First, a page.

Digging Bamboo Rhizomes

After I partially emptied the greenhouse, I took a walk around to inspect my other bamboos. This is not unusual -- I do it quite often -- but after seeing all the nice, fresh green of the protected bamboo, I wanted to see what our colder-than-normal winter did to the in-ground plants. When I got to the 'Spectabilis' (Phyllostachys aureosulcata f. Spectabilis):

I saw the couple of rhizomes that had escaped their designated area, and remembered that I should dig them out before shooting starts (sometime in the next few weeks). So although I wasn't planning on doing it now, it seemed like I should just jump in and tackle it while the weather was nice.

There are three rhizomes showing here -- they look like green or yellow sticks arcing out of the ground:

Although this is a raised bed and has a mulch-filled trench around it to help me find the escaping rhizomes, there is a wild cherry tree (seen at the right of the first photo above) nearby, and a couple of its big roots are in the way. The rhizomes exploited that weakness in my defense and escaped. That's cool though, because it allows me to dig these rhizomes, pot them up, and get a few new plants out of it!

I started by using my digging fork to loosen the soil around the rhizome:

Then when it was loose enough to pull, I yanked it out. This is actually the first time I've done this without throwing away the rhizome, so I was being careful not to damage it at first, but after a few minutes of work I realized there was no reason to be gentle. A few minutes of yanking and a cut (with hand pruners or loppers) and I had it free. I then repeated the process for the other two rhizomes, and found another one that hadn't broken the surface. One of the tree roots had deflected the rhizome downward, and luckily I found it.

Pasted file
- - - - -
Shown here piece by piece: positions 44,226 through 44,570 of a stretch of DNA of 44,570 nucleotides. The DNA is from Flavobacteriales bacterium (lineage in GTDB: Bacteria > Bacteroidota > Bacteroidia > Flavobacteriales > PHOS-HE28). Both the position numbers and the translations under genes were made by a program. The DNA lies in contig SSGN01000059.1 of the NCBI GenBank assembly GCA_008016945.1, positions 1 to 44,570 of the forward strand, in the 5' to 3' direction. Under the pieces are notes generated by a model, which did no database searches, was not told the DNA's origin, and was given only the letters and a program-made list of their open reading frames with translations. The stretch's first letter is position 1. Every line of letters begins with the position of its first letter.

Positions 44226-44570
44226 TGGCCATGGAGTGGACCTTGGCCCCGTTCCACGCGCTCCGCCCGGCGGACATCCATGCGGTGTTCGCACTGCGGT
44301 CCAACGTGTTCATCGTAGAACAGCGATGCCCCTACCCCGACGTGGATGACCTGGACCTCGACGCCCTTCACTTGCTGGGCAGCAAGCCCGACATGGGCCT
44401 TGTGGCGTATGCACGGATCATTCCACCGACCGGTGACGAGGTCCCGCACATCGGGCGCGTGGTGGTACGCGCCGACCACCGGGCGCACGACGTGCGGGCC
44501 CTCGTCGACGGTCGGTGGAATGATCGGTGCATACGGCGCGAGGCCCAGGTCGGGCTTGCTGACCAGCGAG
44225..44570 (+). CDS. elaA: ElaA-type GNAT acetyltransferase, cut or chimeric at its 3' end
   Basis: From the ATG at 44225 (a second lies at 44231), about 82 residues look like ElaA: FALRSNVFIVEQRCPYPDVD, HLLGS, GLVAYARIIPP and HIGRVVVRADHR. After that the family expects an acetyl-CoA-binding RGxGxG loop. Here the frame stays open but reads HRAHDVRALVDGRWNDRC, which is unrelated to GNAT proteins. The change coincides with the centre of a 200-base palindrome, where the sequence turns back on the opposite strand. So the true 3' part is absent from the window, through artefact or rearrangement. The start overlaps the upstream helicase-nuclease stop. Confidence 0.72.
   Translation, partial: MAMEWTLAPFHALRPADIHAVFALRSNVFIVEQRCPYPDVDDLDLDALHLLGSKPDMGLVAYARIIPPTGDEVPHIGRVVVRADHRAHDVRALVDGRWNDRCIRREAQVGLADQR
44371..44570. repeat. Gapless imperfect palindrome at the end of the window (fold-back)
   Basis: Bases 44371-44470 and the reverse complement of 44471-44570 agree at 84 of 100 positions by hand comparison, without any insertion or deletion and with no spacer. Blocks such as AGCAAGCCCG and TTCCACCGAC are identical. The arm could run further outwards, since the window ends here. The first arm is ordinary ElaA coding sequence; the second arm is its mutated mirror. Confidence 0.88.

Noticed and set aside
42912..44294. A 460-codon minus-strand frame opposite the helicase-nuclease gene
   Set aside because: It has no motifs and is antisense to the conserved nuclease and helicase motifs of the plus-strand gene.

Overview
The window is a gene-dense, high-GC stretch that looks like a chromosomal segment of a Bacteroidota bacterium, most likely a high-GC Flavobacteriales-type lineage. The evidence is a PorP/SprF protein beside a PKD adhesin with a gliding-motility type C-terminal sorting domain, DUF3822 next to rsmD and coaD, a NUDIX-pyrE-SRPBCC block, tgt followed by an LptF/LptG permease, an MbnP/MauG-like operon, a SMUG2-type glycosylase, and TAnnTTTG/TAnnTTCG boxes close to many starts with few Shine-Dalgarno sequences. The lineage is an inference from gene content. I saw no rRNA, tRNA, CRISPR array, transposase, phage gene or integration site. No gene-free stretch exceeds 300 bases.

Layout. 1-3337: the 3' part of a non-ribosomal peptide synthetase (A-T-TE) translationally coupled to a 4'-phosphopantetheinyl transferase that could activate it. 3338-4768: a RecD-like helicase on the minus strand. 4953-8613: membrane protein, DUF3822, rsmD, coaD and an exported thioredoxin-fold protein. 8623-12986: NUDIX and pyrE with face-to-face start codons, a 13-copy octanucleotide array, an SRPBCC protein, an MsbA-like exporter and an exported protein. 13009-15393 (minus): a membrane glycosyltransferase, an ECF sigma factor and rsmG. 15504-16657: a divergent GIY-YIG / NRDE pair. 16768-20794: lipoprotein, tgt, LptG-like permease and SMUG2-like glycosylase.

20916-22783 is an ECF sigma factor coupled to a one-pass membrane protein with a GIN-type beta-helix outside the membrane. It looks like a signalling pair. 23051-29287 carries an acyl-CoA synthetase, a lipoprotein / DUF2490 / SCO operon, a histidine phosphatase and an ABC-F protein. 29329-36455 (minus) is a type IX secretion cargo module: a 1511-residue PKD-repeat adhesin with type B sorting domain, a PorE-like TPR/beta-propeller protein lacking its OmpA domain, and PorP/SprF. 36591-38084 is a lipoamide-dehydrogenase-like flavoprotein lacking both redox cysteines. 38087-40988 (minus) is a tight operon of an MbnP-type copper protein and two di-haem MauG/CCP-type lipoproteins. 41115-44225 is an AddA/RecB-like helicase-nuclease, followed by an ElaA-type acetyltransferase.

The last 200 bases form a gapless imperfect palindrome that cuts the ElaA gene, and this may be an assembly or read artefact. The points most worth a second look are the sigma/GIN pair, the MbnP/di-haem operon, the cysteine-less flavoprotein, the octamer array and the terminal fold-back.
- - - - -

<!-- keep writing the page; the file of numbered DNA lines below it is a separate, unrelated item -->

Here you can see the easy rhizome (coming up from under the tree root), the tree root, and the rhizome that went downward.

After hauling the rhizomes back to the driveway, I removed the heavy clay soil by soaking them in a tub of water for a couple minutes, then using medium water pressure to remove the rest. I did this all in the tub to keep the mud from getting all over the driveway. (Only trouble with this was I didn't think about how heavy the tub would be 1/2 filled with mud, and filled the rest of the way with water. My dolly wasn't handy, so I had to bail out most of the water then drag the tub to a location that could handle a dumped tub full of goopy mud.)

Taking a closer look, you can see that the shoots are starting to form:

Really quite beautiful, aren't they?

It wasn't strictly necessary to wash the soil from the roots, but I wanted to see what was going on (and glad I did!) and it lets me use a lighter, looser potting mix, making it easier for the roots to grow. The bamboo is fine in the heavy clay, but for new divisions a lighter "regular" potting mix is better.

Actually, I've just realized that I should have added some bagged topsoil to the mix to give it a little more weight -- that's what I ususally do when potting bamboos. I guess I'm a little rusty, since this is the first potting of the season.

I don't have photos of the potted rhizomes because they're not much to look at. Once they send out some shoots I'll snap away and post an update.

How much time did it take?  It took about 2 hours including cleanup to dig and pot these rhizomes.

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